I was originally going to title this week’s post “Summer’s over: Back to the war, I mean, school.” That more or less sums up this week in Israel. Kids went back to school on September 1. Then there were rockets fired from Gaza (fyi, they landed in Gaza). Five American yeshiva students took a wrong turn into Hebron and were nearly lynched (a Palestinian protected them and they were rescued by the IDF). A law was passed that has a clause in it that forbids journalists from including their opinion in newscasts. They may take that to the Supreme Court, but it is certainly an interesting development.
All in all, it was a crazy week in Israel.
I don’t have kids. I don’t live near Gaza or Hebron. I’m not a journalist, so I’ll state my opinion if I want to. Instead, this week I jumped on a fascinating, amazing technological wonder.
Anyone who knows me would never describe me as an early adopter. I got a smart phone after everyone I knew already had one. I got a tablet only after at least half the people I knew told me how great it was. Truth be told, I like pen and paper.
I like Korean dramas (k-drama). Those dramas led me to Korean pop music (k-pop). I don’t speak Korean, so I have to find streaming sites that include subtitles. Those searches led to sites in English about Korean pop culture. And those led me to the fabulous world of Korean technology.
This week I downloaded an app on my phone that lets popular Korean musicians and actors broadcast live via the internet directly to their fan base and interact with them by responding to viewer comments in real time. As of today, 51 artists have their own channels – though it doesn’t mean they all have broadcasts yet – and the list is growing.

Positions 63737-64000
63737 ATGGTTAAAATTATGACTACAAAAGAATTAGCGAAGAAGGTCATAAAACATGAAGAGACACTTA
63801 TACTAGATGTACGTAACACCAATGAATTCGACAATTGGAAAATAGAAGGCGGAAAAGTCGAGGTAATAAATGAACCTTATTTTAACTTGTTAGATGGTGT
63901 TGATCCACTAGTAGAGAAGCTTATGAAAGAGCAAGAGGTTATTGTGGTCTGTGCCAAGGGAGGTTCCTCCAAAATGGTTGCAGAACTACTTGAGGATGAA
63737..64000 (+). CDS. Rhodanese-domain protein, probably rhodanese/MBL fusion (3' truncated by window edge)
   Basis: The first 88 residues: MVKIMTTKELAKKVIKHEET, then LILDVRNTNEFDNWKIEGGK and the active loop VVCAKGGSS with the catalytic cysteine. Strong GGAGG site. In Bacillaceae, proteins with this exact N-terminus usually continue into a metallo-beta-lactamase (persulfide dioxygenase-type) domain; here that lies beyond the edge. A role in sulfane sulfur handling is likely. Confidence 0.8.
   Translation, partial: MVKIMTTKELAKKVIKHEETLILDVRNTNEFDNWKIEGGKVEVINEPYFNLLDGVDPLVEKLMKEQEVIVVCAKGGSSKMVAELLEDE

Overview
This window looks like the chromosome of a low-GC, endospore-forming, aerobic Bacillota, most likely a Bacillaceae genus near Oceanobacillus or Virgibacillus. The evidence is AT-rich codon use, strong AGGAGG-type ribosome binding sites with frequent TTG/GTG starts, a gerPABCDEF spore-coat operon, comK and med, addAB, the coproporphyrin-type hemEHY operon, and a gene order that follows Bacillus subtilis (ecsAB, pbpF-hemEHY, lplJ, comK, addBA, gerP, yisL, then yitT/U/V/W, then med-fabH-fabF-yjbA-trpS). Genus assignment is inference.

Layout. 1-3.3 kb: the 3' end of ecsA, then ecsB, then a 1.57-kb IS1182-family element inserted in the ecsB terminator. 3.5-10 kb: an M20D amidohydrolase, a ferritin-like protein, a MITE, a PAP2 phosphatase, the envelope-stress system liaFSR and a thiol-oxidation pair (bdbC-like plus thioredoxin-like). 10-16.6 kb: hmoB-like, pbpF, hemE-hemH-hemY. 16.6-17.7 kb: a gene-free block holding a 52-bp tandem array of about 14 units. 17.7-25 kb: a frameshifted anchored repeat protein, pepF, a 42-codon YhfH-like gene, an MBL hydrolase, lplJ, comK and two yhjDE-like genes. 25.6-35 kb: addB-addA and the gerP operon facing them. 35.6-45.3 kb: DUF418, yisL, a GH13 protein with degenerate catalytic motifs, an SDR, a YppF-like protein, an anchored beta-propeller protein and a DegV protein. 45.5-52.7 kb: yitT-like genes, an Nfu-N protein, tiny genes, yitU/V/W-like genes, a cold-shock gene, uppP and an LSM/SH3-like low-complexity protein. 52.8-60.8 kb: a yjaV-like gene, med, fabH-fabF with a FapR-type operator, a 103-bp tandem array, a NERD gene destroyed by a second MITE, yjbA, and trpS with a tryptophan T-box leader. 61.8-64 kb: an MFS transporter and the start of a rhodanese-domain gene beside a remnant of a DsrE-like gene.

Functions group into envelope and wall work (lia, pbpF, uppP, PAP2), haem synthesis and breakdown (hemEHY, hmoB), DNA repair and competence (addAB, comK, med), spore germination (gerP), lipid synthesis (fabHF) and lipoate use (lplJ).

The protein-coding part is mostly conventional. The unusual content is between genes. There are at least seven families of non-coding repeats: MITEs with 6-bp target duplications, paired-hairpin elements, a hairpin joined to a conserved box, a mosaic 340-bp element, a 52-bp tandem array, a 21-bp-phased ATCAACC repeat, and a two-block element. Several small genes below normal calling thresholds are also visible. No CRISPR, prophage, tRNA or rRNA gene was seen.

The broadcasts are saved and most of them are eventually subtitled. A couple of my favorites have their own channels already and I’m hooked.
But what’s really amazing to me is the whole phenomenon. This is interactive reality TV speaking to a generation of kids who swim in technology (and me, though I’m not a kid who swims in technology). Korean artists tend to be well-mannered and incredibly sweet and so it seems there is a genuine desire to connect personally with their fan base and this is the newest, slickest, most personalized way to do it. Facebook, Twitter, Instagram, and other apps I’ve probably never heard of are left in the dust when your favorite actor/musician is having FaceTime with millions of fans simultaneously.
Think about this: A famous band (choose your generation’s most famous) fills a theater, a stadium, a giant field. They go on a world tour. They sell albums. They are on TV and radio, get fan mail, interact with fans on the internet in various formats.
Now picture this: The lead singer of a famous Korean band broadcasts for 30 minutes and the broadcast is saved (and subtitled within a day). Within 2 days the broadcast has received over 23 million hearts (you can send more than one) and over 800 thousand comments. In that particular broadcast, the lead singer asked people to send their phone numbers and he actually called two fans and chatted with them.
Obviously, the real-time personal connection to everyone in the world simultaneously will help the bands and actors make a gazillion dollars. This is the natural next level of fan service. And at the same time, this conveniently located app on my phone is a TV channel with a schedule and video-on-demand.
Will this be a revolution in interactive real-time viewing? Who knows. This app has only been out for a short while. All I know for sure is that it is a hell of a lot more fun than watching the news in Israel.